Why was "tantrum" trending last week?


[leyt] /leɪt/
adjective, later or latter, latest or last.
occurring, coming, or being after the usual or proper time:
late frosts; a late spring.
continued until after the usual time or hour; protracted:
a late business meeting.
near or at the end of day or well into the night:
a late hour.
belonging to the time just before the present moment; most recent:
a late news bulletin.
immediately preceding the present one; former:
the late attorney general.
recently deceased:
the late Mr. Phipps.
occurring at an advanced stage in life:
a late marriage.
belonging to an advanced period or stage in the history or development of something:
the late phase of feudalism.
adverb, later, latest.
after the usual or proper time, or after delay:
to arrive late.
until after the usual time or hour; until an advanced hour, especially of the night:
to work late.
at or to an advanced time, period, or stage:
The flowers keep their blossoms late in warm climates.
recently but no longer:
a man late of Chicago, now living in Philadelphia.
of late, lately; recently:
The days have been getting warmer of late.
before 900; Middle English; Old English læt slow, late; cognate with German lass slothful, Old Norse latr, Gothic lats slow, lazy, Latin lassus tired
Related forms
lateness, noun
overlate, adjective
overlateness, noun
Can be confused
former, later, latter.
1. tardy; slow, dilatory; delayed, belated. 4. See modern. Unabridged
Based on the Random House Dictionary, © Random House, Inc. 2015.
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Examples from the web for lateness
  • Judging by the amount of beer and snacks consumed and the lateness of our departure back home, the evening was a success.
  • lateness is a self-fulfilling prophecy: aware that everyone else is likely to be late, the punctual stop making an effort.
  • It was perplexing that they should have been surprised by the lateness of the train.
  • lateness came early to both, both dead in their fifties.
  • They run on a tight schedule and do not make allowances for casual lateness.
  • lateness will result in your ticket being invalidated.
  • But none of that excuses pointless and conspicuous lateness.
  • Now she was management, and she could no longer shrug off an employee's chronic lateness or poor work habits.
  • Once again the lateness of the tickers added to the confusion and as a guide to the trading were well-nigh worthless.
  • He had punctured the window of acceptable lateness two minutes ago.
British Dictionary definitions for lateness


occurring or arriving after the correct or expected time: the train was late
(prenominal) occurring, scheduled for, or being at a relatively advanced time: a late marriage
(prenominal) towards or near the end: the late evening
at an advanced time in the evening or at night: it was late
(prenominal) occurring or being just previous to the present time: his late remarks on industry
(prenominal) having died, esp recently: my late grandfather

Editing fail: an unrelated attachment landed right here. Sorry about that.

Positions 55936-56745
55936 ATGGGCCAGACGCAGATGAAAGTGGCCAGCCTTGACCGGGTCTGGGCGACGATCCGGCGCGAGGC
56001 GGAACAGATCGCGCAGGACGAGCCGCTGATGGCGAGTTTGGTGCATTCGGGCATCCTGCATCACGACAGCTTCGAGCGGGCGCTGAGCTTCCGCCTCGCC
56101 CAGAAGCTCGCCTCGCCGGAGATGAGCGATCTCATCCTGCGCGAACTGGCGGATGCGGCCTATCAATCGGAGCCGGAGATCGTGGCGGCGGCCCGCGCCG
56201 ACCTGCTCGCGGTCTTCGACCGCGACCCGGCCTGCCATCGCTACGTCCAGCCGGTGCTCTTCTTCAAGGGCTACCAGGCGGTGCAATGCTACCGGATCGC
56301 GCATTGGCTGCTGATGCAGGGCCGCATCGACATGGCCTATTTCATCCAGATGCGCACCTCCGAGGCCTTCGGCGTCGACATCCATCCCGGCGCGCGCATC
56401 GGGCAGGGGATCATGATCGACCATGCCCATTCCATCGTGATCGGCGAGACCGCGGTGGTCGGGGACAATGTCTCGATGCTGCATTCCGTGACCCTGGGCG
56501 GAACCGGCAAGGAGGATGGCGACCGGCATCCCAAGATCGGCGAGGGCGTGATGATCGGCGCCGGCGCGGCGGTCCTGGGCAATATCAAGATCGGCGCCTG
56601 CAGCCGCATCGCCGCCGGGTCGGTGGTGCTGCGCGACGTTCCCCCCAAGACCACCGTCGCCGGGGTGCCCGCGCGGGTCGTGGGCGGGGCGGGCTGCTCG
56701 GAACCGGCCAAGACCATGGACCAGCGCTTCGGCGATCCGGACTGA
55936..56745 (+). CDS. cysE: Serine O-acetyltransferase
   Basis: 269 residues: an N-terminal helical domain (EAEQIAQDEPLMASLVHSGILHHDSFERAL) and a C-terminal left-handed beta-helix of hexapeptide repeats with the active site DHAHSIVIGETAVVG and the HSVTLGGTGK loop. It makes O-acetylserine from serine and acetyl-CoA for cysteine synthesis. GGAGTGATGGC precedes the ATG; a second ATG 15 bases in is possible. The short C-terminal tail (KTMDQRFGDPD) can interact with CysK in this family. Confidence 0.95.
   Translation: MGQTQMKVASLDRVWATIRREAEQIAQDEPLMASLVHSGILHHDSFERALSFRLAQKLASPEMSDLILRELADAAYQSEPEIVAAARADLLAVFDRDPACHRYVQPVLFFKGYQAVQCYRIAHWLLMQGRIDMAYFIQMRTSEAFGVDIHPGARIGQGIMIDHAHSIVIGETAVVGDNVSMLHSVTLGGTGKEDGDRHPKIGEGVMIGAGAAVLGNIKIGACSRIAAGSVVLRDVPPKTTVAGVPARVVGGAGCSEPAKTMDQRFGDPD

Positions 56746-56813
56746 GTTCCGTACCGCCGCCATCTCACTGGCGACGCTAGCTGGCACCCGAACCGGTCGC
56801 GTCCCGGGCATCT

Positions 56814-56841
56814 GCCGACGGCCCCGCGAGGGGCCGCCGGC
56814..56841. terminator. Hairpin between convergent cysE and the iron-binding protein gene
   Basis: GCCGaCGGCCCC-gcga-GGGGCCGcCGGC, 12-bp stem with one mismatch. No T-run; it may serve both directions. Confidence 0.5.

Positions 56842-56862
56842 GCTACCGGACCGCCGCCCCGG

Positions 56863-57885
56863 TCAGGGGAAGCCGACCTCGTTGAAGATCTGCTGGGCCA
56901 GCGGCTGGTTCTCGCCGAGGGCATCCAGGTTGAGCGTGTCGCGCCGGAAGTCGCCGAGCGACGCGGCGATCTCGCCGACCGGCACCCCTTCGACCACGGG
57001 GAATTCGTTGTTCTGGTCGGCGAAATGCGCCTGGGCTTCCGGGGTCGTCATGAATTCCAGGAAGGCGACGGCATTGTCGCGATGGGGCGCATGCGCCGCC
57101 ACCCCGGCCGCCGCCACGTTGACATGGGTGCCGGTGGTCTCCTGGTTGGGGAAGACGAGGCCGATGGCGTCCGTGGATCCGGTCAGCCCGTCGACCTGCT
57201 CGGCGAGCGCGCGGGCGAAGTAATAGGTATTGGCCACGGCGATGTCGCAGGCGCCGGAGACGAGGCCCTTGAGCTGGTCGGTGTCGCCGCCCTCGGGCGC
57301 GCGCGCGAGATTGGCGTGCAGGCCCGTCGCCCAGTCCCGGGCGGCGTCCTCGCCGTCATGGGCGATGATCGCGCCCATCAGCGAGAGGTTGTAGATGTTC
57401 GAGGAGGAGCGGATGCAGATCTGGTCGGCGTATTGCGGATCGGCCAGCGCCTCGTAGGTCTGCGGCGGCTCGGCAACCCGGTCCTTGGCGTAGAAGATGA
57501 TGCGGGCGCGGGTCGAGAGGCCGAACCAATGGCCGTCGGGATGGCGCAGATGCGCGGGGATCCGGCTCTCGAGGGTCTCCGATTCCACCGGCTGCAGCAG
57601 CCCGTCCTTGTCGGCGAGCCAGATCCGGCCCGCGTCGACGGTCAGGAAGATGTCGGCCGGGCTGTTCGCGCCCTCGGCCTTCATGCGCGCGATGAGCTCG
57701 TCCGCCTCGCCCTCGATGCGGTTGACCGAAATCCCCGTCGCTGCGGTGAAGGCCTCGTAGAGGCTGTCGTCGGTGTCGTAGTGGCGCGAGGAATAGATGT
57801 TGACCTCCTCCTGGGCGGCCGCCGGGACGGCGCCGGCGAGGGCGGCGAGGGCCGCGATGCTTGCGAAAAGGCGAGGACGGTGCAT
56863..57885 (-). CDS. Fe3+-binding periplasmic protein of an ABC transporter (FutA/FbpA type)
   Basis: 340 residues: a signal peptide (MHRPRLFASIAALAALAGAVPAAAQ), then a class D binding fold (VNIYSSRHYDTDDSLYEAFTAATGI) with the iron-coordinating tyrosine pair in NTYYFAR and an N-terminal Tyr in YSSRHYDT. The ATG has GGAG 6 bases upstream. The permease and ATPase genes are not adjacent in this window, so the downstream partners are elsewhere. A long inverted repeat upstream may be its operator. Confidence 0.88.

(prenominal) just preceding the present or existing person or thing; former: the late manager of this firm
of late, recently; lately
after the correct or expected time: he arrived late
at a relatively advanced age: she married late
recently; lately: as late as yesterday he was selling books
late hours, rising and going to bed later than is usual
late in the day
  1. at a late or advanced stage
  2. too late
Derived Forms
lateness, noun
Usage note
Since late can mean deceased, many people think it is better to avoid using this word to refer to the person who held a post or position before its present holder: the previous (not the late) editor of The Times
Word Origin
Old English læt; related to Old Norse latr, Gothic lats
Collins English Dictionary - Complete & Unabridged 2012 Digital Edition
© William Collins Sons & Co. Ltd. 1979, 1986 © HarperCollins
Publishers 1998, 2000, 2003, 2005, 2006, 2007, 2009, 2012
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Word Origin and History for lateness



Old English læt "occurring after the customary or expected time," originally "slow, sluggish," from Proto-Germanic *lata- (cf. Old Norse latr "sluggish, lazy," Middle Dutch, Old Saxon lat, German laß "idle, weary," Gothic lats "weary, sluggish, lazy," latjan "to hinder"), from PIE *led- "slow, weary" (cf. Latin lassus "faint, weary, languid, exhausted," Greek ledein "to be weary"), from root *le- "to let go, slacken" (see let (v.)).

The sense of "deceased" (as in the late Mrs. Smith) is from late 15c., from an adverbial sense of "recently." Of women's menstrual periods, attested colloquially from 1962. Related: Lateness. As an adverb, from Old English late.

Online Etymology Dictionary, © 2010 Douglas Harper
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Idioms and Phrases with lateness
The American Heritage® Idioms Dictionary
Copyright © 2002, 2001, 1995 by Houghton Mifflin Company. Published by Houghton Mifflin Company.
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